Welcome to Whippoorwillville, a place where there is no music...nowhere that is, but in the heart of young Petunia Modern
The Beatles meet Queen for a moonlit faery tale of swans, evil Puddings, and floating castles.
Singer-songwriter Jimm McIver's new concept album "Sweet Petunia Modern and the Holograms of Düm" is the eagerly awaited follow-up to his debut recording, "Polaroid Angel." "Sweet Petunia" takes an even sharper turn toward his British influences, blending the lush slyness of the Beatles' Sergeant Pepper with the loopy range of Queen's A Night at the Opera.
A classic power-pop fairy tale, the new release pits young Petunia Modern against arch nemesis Peter Pudding in the tiny town of Whippoorwillville, where Petunia is the only singer in a land without music. With his warm, insistent vocals and original lyrics, McIver (pronounced McKeever) turns Petunia's tale of musical woe into an intricate, irresistible yarn filled with small lyrical surprises. One reviewer has called "Sweet Petunia Modern" "creative and wildly enjoyable . . . like a weekend drive through green hills, a cool breeze in your face and sun shining down."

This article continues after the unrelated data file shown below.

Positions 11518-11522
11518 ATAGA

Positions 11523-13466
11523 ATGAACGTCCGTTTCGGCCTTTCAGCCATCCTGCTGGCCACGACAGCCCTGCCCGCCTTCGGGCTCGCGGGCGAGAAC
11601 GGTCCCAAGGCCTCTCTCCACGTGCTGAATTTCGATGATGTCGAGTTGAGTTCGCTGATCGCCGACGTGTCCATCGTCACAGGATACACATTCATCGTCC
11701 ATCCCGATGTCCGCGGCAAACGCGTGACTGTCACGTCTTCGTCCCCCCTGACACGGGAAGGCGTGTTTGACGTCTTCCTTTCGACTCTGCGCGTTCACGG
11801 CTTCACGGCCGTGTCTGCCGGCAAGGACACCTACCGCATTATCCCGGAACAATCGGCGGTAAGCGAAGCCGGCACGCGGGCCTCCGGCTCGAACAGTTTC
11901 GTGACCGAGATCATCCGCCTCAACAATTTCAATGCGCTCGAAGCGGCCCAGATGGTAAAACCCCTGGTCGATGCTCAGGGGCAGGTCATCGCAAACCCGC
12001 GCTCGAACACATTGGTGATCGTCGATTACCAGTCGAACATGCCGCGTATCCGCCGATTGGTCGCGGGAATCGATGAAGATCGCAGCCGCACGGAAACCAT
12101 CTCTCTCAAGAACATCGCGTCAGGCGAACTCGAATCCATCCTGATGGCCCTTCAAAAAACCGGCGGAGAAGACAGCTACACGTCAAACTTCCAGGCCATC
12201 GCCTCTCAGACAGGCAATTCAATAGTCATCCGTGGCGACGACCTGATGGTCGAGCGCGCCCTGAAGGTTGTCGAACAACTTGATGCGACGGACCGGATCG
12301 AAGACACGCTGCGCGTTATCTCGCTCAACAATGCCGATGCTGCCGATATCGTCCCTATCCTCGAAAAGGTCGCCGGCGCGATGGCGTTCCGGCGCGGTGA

Seattleite McIver has been writing and performing around the Northwest for more than a decade with several bands and as a solo artist. His intelligent, accessible style melds wry, fanciful lyrics with memorable melodies. His debut album "Polaroid Angel" was released in June 2002 on Seattle independent label Ptarmigan Records, and was produced and recorded by Conrad Uno -- best known for The Presidents of the United States of America's platinum-selling debut.
When "Polaroid Angel" was released, Gary Glauber of popmatters.com
wrote, "What's most evident is the man's undeniable talent -- he crafts intelligent songs that draw on any number of solid musical references and makes the results stand out. This music stands up well to repeated listens. In fact, that's when the real charm manages to make itself known." The same can confidently be said about "Sweet Petunia Modern and the Holograms of Düm."